Hancock receives $2.7 M federal grant for technology park
HANCOCK — The city of Hancock has been awarded a $2.7 million grant from Economic Development Administration (EDA), to provide flood resilient infrastructure for a new a business and technology park that will house technology and technology-driven light manufacturing businesses.
According to a release from Gov. Gretchen Whimter’s office, the project will attract technological businesses through creation of an industrial park, stimulating the local economy. The project also invests in drainage infrastructure, preparing Hancock for future floods and making the community safer. The grant’s impact will aid recovery efforts from the 2018 flood, and attract businesses and private investment, which will create jobs and support the local economy.
City Manager Mary Babcock said that the grant award is good news, adding that the project of an industrial park in the city actually began with the purchase of a 40-acre parcel three decades ago.
“They (the city) purchased these 40 acres 30 years ago, with the intension of a business and technology park,” she said. “This is the second time around for this project application. We had applied for it in the past.”
The parcel, she said, is located behind the Hancock High School, near Tomasi Drive, and extends out to Lake Annie Road.
The industrial park will not be linked to the Michigan Tech SmartZone, but there would space would be availability for someone was looking for a spot from the SmartZone, said Babcock.
“It’s for any business in there that needs the acreage and you know, there will be covenentants that they have to meet to get into the park, which we have not formulated yet.”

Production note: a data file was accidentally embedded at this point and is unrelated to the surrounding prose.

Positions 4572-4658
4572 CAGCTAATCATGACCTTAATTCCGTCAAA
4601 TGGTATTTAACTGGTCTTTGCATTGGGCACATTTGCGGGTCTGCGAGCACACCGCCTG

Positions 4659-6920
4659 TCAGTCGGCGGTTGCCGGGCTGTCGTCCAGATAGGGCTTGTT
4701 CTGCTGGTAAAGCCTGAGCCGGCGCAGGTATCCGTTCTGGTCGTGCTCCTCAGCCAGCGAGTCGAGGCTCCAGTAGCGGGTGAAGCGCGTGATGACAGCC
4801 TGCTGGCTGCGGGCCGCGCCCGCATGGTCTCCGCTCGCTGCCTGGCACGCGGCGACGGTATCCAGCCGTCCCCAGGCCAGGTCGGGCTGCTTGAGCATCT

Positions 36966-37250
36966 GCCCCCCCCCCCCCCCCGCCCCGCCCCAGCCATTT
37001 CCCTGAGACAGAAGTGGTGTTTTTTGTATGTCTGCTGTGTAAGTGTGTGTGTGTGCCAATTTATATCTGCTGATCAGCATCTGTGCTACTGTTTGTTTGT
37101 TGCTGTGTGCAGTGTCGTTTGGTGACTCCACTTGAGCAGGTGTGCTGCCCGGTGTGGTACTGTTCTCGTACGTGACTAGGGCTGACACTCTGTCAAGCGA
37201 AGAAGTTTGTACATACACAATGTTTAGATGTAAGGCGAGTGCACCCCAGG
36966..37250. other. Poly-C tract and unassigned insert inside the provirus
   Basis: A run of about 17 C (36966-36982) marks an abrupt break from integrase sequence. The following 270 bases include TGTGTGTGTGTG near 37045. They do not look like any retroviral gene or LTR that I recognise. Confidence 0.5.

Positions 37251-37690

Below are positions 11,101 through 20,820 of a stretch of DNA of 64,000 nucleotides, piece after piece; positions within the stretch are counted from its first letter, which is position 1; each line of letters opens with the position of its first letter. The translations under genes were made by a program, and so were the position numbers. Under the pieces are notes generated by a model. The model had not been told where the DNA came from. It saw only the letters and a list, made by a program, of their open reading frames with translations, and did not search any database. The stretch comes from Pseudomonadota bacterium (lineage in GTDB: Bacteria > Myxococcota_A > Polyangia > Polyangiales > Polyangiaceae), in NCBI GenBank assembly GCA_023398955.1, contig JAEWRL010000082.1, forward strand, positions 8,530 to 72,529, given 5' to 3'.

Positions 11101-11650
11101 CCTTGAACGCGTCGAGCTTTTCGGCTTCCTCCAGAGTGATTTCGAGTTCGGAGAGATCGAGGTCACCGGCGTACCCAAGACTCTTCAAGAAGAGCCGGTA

In reference to the mention of providing flood resilient infrastructure, Babcock said it falls under drainage infrastructure in the event the city suffers flooding as it did in 2018.
“I’m going to read something into this,” she said, “but my understanding is that she (Whitmer) put that in there, because the funding is related to the 2018 flood. It will make sure that it has the retention clause and availability for the resiliency against the flood, but no different than any other industrial park.”
Construction on the park is projected to start in 2022, said Babcock, with a $75,000 Site Readiness grant from the Michigan Economic Development Corporation,
Whitmer’s office release said the EDA connected public and private stakeholders on the Western Upper Peninsula Planning and Development Regional Commission (WUPPDR) to lead this initiative, adding that WUPPDR works to strengthen the regional economy and create jobs through public and private investments, including this 2.7 million grant.
“The City of Hancock would like to extend our appreciation to the Economic Development Authority for approving the grant application to proceed with the Hancock Business & Technology Park,”Babcock was quoted in the release as saying. “The project has been a true collective effort between the City Council, WUPPDR, KEDA and OHM Advisors to spur economic development in this region. We appreciate the investment in our community by the EDA and are looking forward to starting the project.”
In an EDA press release on Friday, U.S. Secretary of Commerce Gina Raimondo announced that the Department’s EDA was awarding the grant to the city of Hancock. The EDA project, to be matched with $666,028 in state and local funds, is expected to create 61 jobs, retain 147 jobs, and generate $17 million in private investment.
Sen. Gary Peters said in the release that the 2018 flood dealt significant damage to local buildings and roads in Houghton County.
“I was able to visit Hancock after the floods and see the damage firsthand,” Peters is quoted as saying, “and I’m grateful that this federal grant will help build resilient infrastructure (and) will not only create jobs but jumpstart local economies – especially as we work to recover from the damage and this pandemic.” Peters said.
This project is funded under the Coronavirus Aid, Relief, and Economic Security (CARES) Act (Public Law 116-136 PDF), which provided EDA with $1.5 billion for economic assistance programs to help communities prevent, prepare for, and respond to coronavirus, the EDA release stated. EDA CARES Act Recovery Assistance, which is being administered under the authority of the bureau’s flexible Economic Adjustment Assistance (EAA) (PDF) program, provides a wide-range of financial assistance to eligible communities and regions as they respond to and recover from the impacts of the coronavirus pandemic.